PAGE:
• Cupperi, Walter. “Leone Leoni.” and “Pompeo Leoni.” In Dizionario biografico degli italiani. Vol. 64. Rome: Istituto della Enciclopedia Italiana, 2005.

    Brief surveys of the lives and careers of the Leoni. Also see Leone Leoni and Pompeo Leoni for further details.

  • Di Dio, Kelley Helmstutler. Leone Leoni and the Status of the Artist at the End of the Renaissance. Farnham, UK, and Burlington, VT: Ashgate, 2011.

    Di Dio’s focus is the social ambitions Leoni had and the ways in which he presented both his ambitions and achievements as a man of learning, knight of Charles V, and sculptural heir to Michelangelo.

  • Gatti Perer, Maria Luisa, ed. Leone Leoni tra Lombardia e Spagna: Atti del convegno internazionale, Menaggio, 25–26 settembre 1993. Milan: Istituto dell’Arte Lombarda, 1995.

    The anthology is comprised of fourteen essays based on papers given at a symposium held in Menaggio in 1993. The essays examine disparate aspects of the Leoni’s sculptural production and critical fortune. It was an important event and volume to resurrect interest in the Leoni and begin thinking about them in terms of their cross-cultural careers.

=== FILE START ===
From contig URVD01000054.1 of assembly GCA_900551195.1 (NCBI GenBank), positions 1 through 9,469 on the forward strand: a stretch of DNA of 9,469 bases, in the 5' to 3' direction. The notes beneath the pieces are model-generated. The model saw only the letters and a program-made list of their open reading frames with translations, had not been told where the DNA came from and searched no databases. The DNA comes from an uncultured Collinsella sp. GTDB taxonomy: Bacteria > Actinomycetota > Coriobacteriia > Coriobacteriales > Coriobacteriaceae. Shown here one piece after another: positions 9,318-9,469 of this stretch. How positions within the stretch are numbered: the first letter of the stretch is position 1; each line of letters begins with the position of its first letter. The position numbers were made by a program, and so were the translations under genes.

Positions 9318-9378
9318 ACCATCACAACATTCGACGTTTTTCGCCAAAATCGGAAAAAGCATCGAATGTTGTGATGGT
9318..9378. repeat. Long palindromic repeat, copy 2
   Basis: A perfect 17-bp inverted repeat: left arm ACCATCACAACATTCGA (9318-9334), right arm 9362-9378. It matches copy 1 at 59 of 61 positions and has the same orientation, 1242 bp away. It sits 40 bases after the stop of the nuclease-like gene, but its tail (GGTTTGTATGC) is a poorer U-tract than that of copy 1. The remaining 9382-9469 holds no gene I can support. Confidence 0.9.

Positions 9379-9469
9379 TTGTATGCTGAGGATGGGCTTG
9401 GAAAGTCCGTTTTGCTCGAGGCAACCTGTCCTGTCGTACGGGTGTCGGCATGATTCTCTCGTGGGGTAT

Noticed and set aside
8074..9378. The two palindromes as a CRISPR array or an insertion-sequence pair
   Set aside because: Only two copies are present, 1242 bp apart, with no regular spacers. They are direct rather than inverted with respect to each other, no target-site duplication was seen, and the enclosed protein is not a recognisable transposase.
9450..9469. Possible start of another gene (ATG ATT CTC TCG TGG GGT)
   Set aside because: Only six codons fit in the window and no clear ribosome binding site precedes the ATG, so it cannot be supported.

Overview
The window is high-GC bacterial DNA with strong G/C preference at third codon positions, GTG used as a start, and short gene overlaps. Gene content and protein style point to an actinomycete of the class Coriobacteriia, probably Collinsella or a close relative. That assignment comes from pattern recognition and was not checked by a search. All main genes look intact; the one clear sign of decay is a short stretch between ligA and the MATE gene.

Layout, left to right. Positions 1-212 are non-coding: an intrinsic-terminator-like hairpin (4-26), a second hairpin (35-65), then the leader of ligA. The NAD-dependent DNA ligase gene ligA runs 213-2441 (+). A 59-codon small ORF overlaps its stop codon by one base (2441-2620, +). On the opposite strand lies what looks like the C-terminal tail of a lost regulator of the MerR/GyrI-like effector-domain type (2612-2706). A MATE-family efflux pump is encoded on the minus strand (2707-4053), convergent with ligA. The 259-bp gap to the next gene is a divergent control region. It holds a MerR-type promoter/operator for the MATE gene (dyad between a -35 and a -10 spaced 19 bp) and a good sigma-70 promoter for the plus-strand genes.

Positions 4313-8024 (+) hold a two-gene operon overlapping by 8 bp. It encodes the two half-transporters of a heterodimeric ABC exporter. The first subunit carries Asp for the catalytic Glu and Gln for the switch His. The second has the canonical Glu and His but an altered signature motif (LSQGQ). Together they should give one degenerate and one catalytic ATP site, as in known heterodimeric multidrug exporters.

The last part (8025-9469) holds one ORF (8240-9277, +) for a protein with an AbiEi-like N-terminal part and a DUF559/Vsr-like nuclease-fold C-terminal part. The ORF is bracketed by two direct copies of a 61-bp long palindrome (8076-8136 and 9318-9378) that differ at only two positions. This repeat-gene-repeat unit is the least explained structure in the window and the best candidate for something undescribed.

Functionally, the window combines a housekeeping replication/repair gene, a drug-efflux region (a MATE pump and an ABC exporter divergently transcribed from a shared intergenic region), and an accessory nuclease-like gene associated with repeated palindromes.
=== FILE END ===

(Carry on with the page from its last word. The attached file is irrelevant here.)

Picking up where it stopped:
• Mezzatesta, Michael P. “Imperial Themes in the Sculpture of Leone Leoni.” PhD diss., New York University, Institute of Fine Arts, 1980.

    Mezzatesta’s excellent dissertation examined the iconographical and formal sources for Leoni’s sculptures for the imperial family, especially Charles V.

  • Plon, Eugéne. Les maîtres italiens au service de la maison d’Autriche: Leone Leoni, sculpteur de Charles Quint et Pompeo Leoni, sculpteur de Philippe II. Paris: E. Plon et cie, 1887.

    Plon’s book is still the most comprehensive study of the Leoni’s lives and careers. It includes transcriptions of correspondence, contracts and other documents (translated into French), and a catalogue of works attributed to the Leoni.